• OT Room: strings on window blinds, cabinet hinges, door handles, locking mechanism on art cabinet doors, toilet plumbing in OT bathroom
  • Ball style door handles on office doors (accessible to patients) and on soiled utility room door
  • ADT swipe mechanism at entrance to unit
  • Cables on water cooler and computer
  • Magazine racks, water fountains
  • Patient gowns with strings
  • Non-secured outdoor area for fresh air breaks (accompanied by staff); risk of elopement

In terms of responding to these observations by surveyors, the hospitals often took immediate action and rectified the situation during survey whenever possible. This included, for example, replacing non-continuous hinges with continuous hinges, replacing handrails and door handles, and removing other items that were deemed to be a ligature risk. These actions were duly noted by the surveyors in their reports. When the risk could not be immediately rectified, the surveyors wanted a mitigation plan; i.e. what the facility would do until the long term fix was in place. These mitigation plans included actions such as closing off showers and bathrooms, implementing increased patient supervision, and staff supervising bathroom access. These mitigation plans were also included in the survey reports.

Several of the hospitals made the point to the survey team that these same conditions had existed during previous surveys and not been cited as noncompliant. As one CEO put it, “This wasn’t a problem on our last four surveys. So, why is it a problem today?” The response from surveyors was that the directive from CMS is clear and they must cite every single ligature risk they observe.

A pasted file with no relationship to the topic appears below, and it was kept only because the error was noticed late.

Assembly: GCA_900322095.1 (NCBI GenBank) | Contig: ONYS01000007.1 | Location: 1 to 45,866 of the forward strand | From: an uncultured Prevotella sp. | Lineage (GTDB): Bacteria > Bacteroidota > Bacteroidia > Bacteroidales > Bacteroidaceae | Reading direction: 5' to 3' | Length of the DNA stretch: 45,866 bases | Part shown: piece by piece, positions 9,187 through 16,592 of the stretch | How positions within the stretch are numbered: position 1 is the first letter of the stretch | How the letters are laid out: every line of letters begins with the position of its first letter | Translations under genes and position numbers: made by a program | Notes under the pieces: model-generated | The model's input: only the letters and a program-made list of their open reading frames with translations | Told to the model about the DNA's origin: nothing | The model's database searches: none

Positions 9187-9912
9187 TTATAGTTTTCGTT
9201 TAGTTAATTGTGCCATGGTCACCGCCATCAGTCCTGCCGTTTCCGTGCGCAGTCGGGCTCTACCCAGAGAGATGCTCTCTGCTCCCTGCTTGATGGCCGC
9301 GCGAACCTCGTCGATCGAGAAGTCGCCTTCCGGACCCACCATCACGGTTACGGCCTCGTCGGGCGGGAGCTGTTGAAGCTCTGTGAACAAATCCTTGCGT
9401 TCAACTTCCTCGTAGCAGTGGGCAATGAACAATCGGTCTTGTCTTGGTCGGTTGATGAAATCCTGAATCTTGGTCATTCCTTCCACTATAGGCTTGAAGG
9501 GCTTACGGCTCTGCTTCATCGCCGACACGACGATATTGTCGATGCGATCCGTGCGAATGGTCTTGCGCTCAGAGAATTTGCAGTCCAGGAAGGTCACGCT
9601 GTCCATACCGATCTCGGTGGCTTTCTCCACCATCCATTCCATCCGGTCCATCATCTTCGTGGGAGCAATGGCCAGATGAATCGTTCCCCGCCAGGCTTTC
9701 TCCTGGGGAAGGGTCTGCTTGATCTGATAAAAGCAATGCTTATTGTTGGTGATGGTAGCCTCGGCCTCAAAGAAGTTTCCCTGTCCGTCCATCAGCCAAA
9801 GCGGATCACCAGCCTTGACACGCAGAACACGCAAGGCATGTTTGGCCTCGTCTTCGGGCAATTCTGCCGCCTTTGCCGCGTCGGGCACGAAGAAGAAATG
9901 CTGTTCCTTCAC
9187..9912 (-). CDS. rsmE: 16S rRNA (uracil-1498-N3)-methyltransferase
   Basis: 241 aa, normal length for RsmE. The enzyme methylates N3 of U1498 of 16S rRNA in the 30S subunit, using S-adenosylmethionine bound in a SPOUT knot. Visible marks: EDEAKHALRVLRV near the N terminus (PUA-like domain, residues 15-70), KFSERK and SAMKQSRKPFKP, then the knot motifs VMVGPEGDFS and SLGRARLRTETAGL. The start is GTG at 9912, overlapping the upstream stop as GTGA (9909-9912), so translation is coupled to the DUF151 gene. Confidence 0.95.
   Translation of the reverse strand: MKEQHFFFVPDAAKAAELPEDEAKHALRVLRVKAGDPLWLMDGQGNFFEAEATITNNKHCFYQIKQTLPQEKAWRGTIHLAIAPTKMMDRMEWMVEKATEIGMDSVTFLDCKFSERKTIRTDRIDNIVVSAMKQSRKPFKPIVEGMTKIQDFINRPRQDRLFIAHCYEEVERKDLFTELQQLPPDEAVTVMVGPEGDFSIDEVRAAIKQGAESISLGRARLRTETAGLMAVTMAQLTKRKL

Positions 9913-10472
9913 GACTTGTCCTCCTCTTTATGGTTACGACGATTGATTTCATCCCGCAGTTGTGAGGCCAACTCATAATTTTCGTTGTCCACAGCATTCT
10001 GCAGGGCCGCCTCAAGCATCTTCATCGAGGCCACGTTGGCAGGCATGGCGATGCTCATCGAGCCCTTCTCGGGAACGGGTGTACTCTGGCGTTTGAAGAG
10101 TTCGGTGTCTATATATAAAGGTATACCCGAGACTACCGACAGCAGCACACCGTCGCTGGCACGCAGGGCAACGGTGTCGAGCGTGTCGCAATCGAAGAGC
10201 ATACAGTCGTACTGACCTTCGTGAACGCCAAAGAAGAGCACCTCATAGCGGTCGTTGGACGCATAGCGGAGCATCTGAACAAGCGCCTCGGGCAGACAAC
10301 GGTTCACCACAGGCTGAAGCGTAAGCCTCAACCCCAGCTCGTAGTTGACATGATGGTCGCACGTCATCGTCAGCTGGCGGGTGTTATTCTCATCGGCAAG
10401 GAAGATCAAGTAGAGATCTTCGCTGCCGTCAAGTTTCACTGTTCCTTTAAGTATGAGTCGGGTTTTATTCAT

So, the pendulum seems to have swung to somewhat of an extreme position on this issue. TJC has heard this sentiment from its customers and is aware that there needs to be a reasonable, consistent approach to surveying ligature and self-harm risks. Toward that goal, they have convened an Expert Panel to provide input on this topic and develop recommendations for suicide risk reduction as well as consistent guidance for surveyors and the field regarding ligature and self-harm risks. The panel will also be addressing how these requirements should be applied in non-hospital behavioral health settings. Included on the panel are hospital leaders and representatives of CMS, the Veterans Administration, SAMHSA, and TJC. It’s hopeful that the panel’s recommendations will result in a more consistent and evidence based approach to this important topic. Meanwhile, it’s more critical than ever that hospitals be prepared to show surveyors a comprehensive, documented risk assessment as well as detailed mitigation plans for any risks that have been identified but not yet been eliminated.

For more information on how ligature risks are surveyed, view the FAQ posted on June 1, 2017, on the TJC website. In addition, we will be sure to keep you updated on this challenging topic as it continues to unfold.